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Marlinton, West Virginia
February 18, 2021     The Pocahontas Times
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February 18, 2021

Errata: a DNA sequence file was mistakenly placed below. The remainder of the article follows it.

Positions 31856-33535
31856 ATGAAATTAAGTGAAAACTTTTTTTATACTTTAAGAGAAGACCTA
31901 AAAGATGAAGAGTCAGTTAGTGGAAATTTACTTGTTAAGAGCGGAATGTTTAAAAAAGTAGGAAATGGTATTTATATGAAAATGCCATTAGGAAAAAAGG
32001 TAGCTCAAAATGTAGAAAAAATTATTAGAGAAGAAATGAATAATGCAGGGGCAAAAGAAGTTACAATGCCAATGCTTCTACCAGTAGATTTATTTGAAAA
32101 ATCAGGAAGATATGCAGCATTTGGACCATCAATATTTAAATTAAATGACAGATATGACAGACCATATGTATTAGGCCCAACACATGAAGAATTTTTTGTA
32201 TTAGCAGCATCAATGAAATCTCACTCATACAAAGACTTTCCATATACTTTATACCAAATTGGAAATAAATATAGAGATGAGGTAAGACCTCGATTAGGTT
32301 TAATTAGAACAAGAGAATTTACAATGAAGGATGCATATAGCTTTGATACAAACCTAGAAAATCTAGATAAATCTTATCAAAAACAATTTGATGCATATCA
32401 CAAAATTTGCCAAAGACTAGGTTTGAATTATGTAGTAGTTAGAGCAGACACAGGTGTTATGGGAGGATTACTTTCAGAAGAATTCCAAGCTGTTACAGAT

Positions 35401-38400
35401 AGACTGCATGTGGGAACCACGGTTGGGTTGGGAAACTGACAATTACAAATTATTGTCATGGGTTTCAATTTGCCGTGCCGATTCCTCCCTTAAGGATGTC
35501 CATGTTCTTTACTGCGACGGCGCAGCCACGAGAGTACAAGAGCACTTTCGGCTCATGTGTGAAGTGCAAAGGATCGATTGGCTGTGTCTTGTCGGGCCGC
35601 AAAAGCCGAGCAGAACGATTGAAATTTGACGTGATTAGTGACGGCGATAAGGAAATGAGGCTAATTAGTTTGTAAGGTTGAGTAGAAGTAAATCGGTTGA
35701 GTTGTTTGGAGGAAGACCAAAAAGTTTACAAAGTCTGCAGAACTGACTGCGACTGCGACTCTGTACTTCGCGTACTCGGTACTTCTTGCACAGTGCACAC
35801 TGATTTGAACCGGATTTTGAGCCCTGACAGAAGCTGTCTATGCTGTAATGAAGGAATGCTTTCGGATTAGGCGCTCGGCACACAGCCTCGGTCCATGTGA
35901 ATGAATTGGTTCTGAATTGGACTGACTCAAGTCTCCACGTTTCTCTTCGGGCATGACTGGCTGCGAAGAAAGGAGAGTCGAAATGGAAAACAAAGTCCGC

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Therapy, from page 4 Rehabilitation services are available for anyone in need of treatment in the recovery of a surgery, injury (includ- ing sports injuries), illness or other medical condition, such as acute or chronic pain, vertigo, frequent loss of balance or falls, difficulty rising from a low seat and/or difficulty with mobility in general. Physical therapy services have long been the hallmark of the hospital’s re- habilitation services, but oc— Page 12—min fincuhontas flames—February 18, 2021 c‘c--. mwg.MMS»32§S$W.»W~WIWZSVMY$&K§% cupational and speech thera- pies are also available — at PMH and the Cass Road lo- cation. Bevin is also certified in Dry Needling, receiving in— tensive training through Kinetacore in Ashbum, Vir- ginia. Dry needling is an ex- tremely effective treatment for both acute and chronic pain, rehabilitation from in- jury, and even pain and injury prevention. This tech— nique is unequaled in finding and eliminating neuromus— cular dysfunction that leads to pain and functional deficits. ' EMSSSV$XCCXS‘.;’T > all/ache«>5'2i7-7“>N3-.‘5§é“it“s:wit; undergo physical therapy, you can schedule an appoint- ment with PMH’s program just like any other therapy office. You may decide to schedule your physical ther- apy appointments either at the hospital or at the Cass Road location. If you have any questions about rehabilitation services or would like to schedule an appointment, please contact the Green Bank/Cass office at 1-681-206-7100. You may also call PMH at 304- 799—7400. Watoga, from page 3 the sap in buckets. The sug- arhouse (also called the sugar shack) was often lo- cated close to a dense stand of maple trees, called a sug— arbush. Before the advent of motor vehicles, horse—drawn wagons and sleds trans— ported the sap to the sugar shacks. Sugar shacks were so—called because they were generally simple three-sided wood plank buildings with a roof and dirt floor. Often depicted in old lith- ographs, the sugar shack served as a winter gathering place for young and old alike to watch the “boiling oft” process. And occasionally enjoying a special treat of snow saturated with maple syrup. The first snow cone, perhaps? Large sheet-metal pans began replacing iron kettles about the time of the Civil War. These “evaporators” greatly increased the evapo- ration surface, significantly reducing the boiling time. The actual boiling temper- ature for sap is approxi- mately seven degrees above the boiling temperature for water, adjusted for elevation. Everett Soule invented the first plastic bags for collect- ing sap in 1950. The 15- quart bags offered the luxury of Visibility from a distance rather than walking to the metal bucket to check the volume of sap. Such trips added up when you are tap- ping hundreds of trees. As well, there was a grow- ing health concern about lead contamination of syrup from corroded galvanized buckets. Such contamination could also taint the flavor of the finished product with a metallic “off-flavor.” Off-flavors are also a con- cern when tapping trees later in the season when the trees start to form buds. Amino acids produced by the trees at this time are suspected of tainting the flavor of the sap. In the 19705, plastic tub- ing revolutionized the sap- collecting process. No more lugging sap—filled contain- ers; a network of tubing car- ries the sap to a central collection container. Since using tubing is nor- mally by gravity feed, care Maple Days Saturdays, February 20 and March 20 Cattlemen’s LIVESTOCK EKG-HANS 34906 Midland Trail East ' Caldwell, WV 24925 MARKET REPORT For Jan. 29 and Feb. 5, 2021 Lambs: 32 head weighing 64 lbs. sold at $320.00 14 head weighting 76 lbs. sold at $319.00 9 head weighing 62 lbs. sold at $318 tows (does not include slow rows/heifers) per IOOII ......................... ..$43 — 71.50 (Avg. $59.65) For consistency this report reflects feeder cattle that meet a M—L Grade 1 -2. prices are per hundred Feeder Specials March 5, 26 and April 1 6 LIVES TOCK ACCEPTED EVERY THURSDAY FROM 6 - RM. for faster unloading Strong Sales Every Friday at 2 p.m. For more information: (all Brandon Myers 304-667-2178 I] clx@hotmail.com must be exercised to strate— gically set up the network in order to minimize the linear , feet of tubing used and max- imize the number of taps within the system. Technology has made the production process much more efficient than in earlier years. Methods of reducing evaporation time to achieve the desired 66% sugar con- tent of maple syrup include new configurations of evap- orators, vacuum pumps, re— verse osmosis, and the use of preheaters. By 1900, some evaporator pans were redesigned with concave “flues” rather than a flat bottom. This creates more surface area exposed to boiling and greatly decreases the boil time. More recently, the contin— uous-flow pan with baffles is used by many syrup produc- ers instead of the conven— tional “single batch” pan. The pan’s design allows for a flow of the sap through the chambers as the sugar den- sity increases, creating a gradient—based gate—keeper betWeen the baffles. Some producers use vac- uum pumps to draw the sap from the trees. The upside is an increase in sap volume, allegedly up to 300%. But critics claim it can damage trees. An article in Northern Woodlands suggests that vacuum tubing over time can suck wood cell matter into the tube {and pull waterfrom the tree, diluting the sap. Using membrane filters, reverse osmosis is a process that separates water from the sap. This system can in— crease the sugar content of the liquid by up 25% before the boiling process. That’s a big head start and an obvious time and money saver. A sap preheater speeds up the evaporation process by Warming the sap to near boil- ing temperature before it en- ters the evaporatlon pan. When unheated sap is intro— duced to the batch, it lowers its overall temperature. En- ergy is required to bring the batch temperature back up to standard, so preheating saves money and ensures a quality product. Yet, despite the many technological changes in sugar making, the essential steps haven’t changed at all. Someone must go out in the sugarbush and tap the trees to obtain the sap. The sap must be heated until evapo— ration has brought the sugar content up to 66%. Humans find the taste of maple syrup so delicious that they have been following this procedure annually for hundreds, if not thousands of years. There you go, the story of how maple syrup gets from the tree to your table. And quite possibly more than you ever wanted to know about a pancake topping. But, when facing down a Belgian waffle on your Sun- day morning breakfast plate, there is only one thing in this world that you want to fill those little square reservoirs — Maple Syrup. From Pocahontas County, of course! Ken Springer Kenl949bongo@gmail.com Citations are available at my email address. PCB Pendleton Community Bank ,. in! J6. FACILITIES MANAGER/ SECURITY OFFICER Primary RESPONSIBILITIES The primary responsibility of this position is to coordinate building space allocation and layout, including the bank as lessor/lessee, ensure appropriate facilities’ vendors are in place; manage assigned project information distribution with strong follow-up and communication; serve as a contact person on assigned projects and coordinate logistics for building maintenance. Also manages physical security issues such as building access, security cameras, reporting of security incidents, etc. Minimum REQUIREMENTS High school diploma or equivalent (i.e. G.E.D. Prefer five or more years of experience in construction or contract management - licensurerin a trade field (i.e. electrical, mechanical systems, HVAC, etc.) would be ideal I Must have excellent communications skills /Must have strong computer skills Ability to handle multiple projects simultaneously, ‘ work independently and under minimum supervision. www.yourbank.bank/careers erflviflné... «; some as“ a‘ya‘zv page 2 House Bill 2001 is spon- sored by Speaker Hanshaw, Delegates Ben Queen, R- Harrison; Jason Barrett, R— Berkeley; Guy Ward, R-Marion; John Paul Hott, R-Grant; Zack Maynard, R- Lincoln; Jeffrey Pack, R- Raleigh; Clay Riley, R-Harrison; Larry Pack, R— Kanawha; Ruth Rowan, R- Hampshire; and Steve Westfall, R-Jackson. It has already been reported from the House Education Com- mittee. Perhaps no other issue has grown to touch as many lives every day as broadband availability. From remote classroom learning to tele- health and opportunities to work remotely, our ability to digitally connect with the rest of the world is more ur- gent than ever. “We’re doing every possi- ble thing We can to get peo- ple connected to the internet,” Hanshaw said. “We want to get people to «AW 3"” $35 x 489;???»A139W‘W3 ‘- If your healthcare pro— vider recommends that you from come to West Virginia for the first time, and in a world where you can do your job from anywhere, we want you doing it from West Virginia.” House Bill 2002, which has already passed out of the House Judiciary Committee, aims to remove any remain- ing regulatory hurdles to in— stalling fiber and making it even easier to install by uti- lizing vertical real estate. Delegate Daniel Linville, R-Cabell, is the lead sponsor of the bill, and he said it’s important to ensure broad- band projects are able to ad— vance quickly without roadblocks from the state’s permitting process, which is why the bill outlines time limits for agency-required reviews, approvals and forms. Lawmakers are again tum- ing their attention to educa- tion reforms this year, helping to provide families with more flexibility and op- tions to select the best edu- cation system for them. House Bill 2012 would allow for virtual public char— ter schools and Would in- crease the number of new, additional public charter schools that may be author- ized and in operation in each successive three-year period, from three to 10. “More than ever this year, I’ve heard from parents frus- trated to the point of tears and looking for more educa— tion options that fit their > kids,” said Majority Leader Amy Summers, R-Taylor. “We never want a student to be trapped in a school sys— tem that doesn’t work for her just because of her zip code.” House Bill 2013 would create the Hope Scholarship Program to allow parents ac- cess to the amount of money a school district would re- ceive to educate their chil- dren and to use that money to educate their children in the way they would choose. Educational expenses such as home tutoring and leam- ing aids would be permitted through the program. Both measures have been reported from the House Ed- ucation Committee and House Bill 2013 is awaiting debate in the House Finance Committee. Calendar, from page 4 No raw fur will be consigned this year. Fur Auction will be Sunday, March 7, at l p.m. Free admission. For more information contact Briana Frederick, 304—997-1863 , or log onto wvtrapperscom PUBLIC NOTICE Hunter Education Class at the Community Wellness Center in Marlinton Satur- day, February 20, from 9 am. to 5 p.m. and Sunday, February 21, from noon to 4 p.m. Register online at wwwregister-edcom or call the WV DNR at 304—924- 6211. Free Day at Pocahontas County Landfill for resi- dential garbage is the last Tuesday of each month. Landfill hours are Monday through Friday, 8 am. to 4 p.m.; and Saturday, 8 am. to 3 pm. ‘ Phone: 304L799- 4199. ' Pocahontas Cooperative Food Pantry, 925 Tenth Av- enue in Marlinton is open each Thursday (except a 5th Thursday) from 9 am. to noon. MEETINGS Pocahontas County Solid Waste Authority Wednes- day, February 24, 7 p.m. at the courthouse. Alcoholics Anonymous, Marlinton Group, Open Big Book/Step meeting Wednes— days, 7:30 p.m. at Marlinton Presbyterian Church ramp entrance. Sundays, 3 p.m. at St. John’s Episcopal Church, across from Marlinton Ele— mentary School. Masks are required and will be pro- vided, if needed. CHURCH NOTICES Catholic Mass: St. John, Marlinton — Sunday 9 am. and 6 p.m.; St. Mark, Barrow — Sunday 11:30 am; St. Bernard, Snowshoe — Saturday 5:30 p.m. Please come early to be safely seated; face covering and physical distancing required. First Baptist Church -;.‘__ Huntersvillé — " Sunday School 9:30am. Worship Service 10:30 am. Liberty, Baxter and Alexander Memorial Pres- byterian churches Friendly conversation and Worship via Zoom every Sunday at 11 am. Please join us at https://zoom.us/j/ 4527333215 or join in by phone at 1-301—715-8592, meeting ID 4527333215 Marlinton First Church of the Nazarene — Sunday School, 10 am; Worship, 11 am; Wednesday night Bible Study 7 p.m. New Hope Lutheran — Minnehaha Springs, Parking Lot Service, Sundays at 3:30 p.m. with safety protocols or online at Facebook and YouTube. You may also join by teleconference at 11 am. 425-436-6375; access code: 452803. Marlinton Presbyterian Church in-person morning worship 10 am. Masks re- quired. You may also attend via conference call: 1-978- 990-5269; access code: 4835028#. Marlinton United Methodist Church, Parking Lot Service, 11 am. a» New Hope Church of th Brethren, Worship Sundays at 9:30 am. and Bible Study Wednesdays at 7:30 p.m. We’re looking for TWO high energy, self-motivated individuals to fill these positions in our company: - FACILITIES MANAGER/ SECURITY OFFICER For a complete JOB DESCRIPTION of both positions, go to our website: APPLICANTS PLEASE EMAIL cover. letter and resume by March 5, 2021 to Monika Eckard (meckard@yourbank.com) MANAGER environment and be proficient in earner op Excel, and PowerPoint - DEALER FINANCE DEALER FINANCE MANAGER Primary RESPONSIBILITIES The primary responsibility of this position is to grow and manage the bank’s indirect lending program by developing and fostering relationships with dealerships within our geographical footprint. Minimum REQUIREMENTS ./ Bachelors Degree in Business Administration, Accounting, etc. or an equivalent combination of experience and bank related training. Prefer ten ,or more years of experience in Dealer Finance / Indirect Auto Lending ./ Prior supervisory experience in a fast paced ./ Must have excellent communications skills Must have strong computer skills Microsoft Word,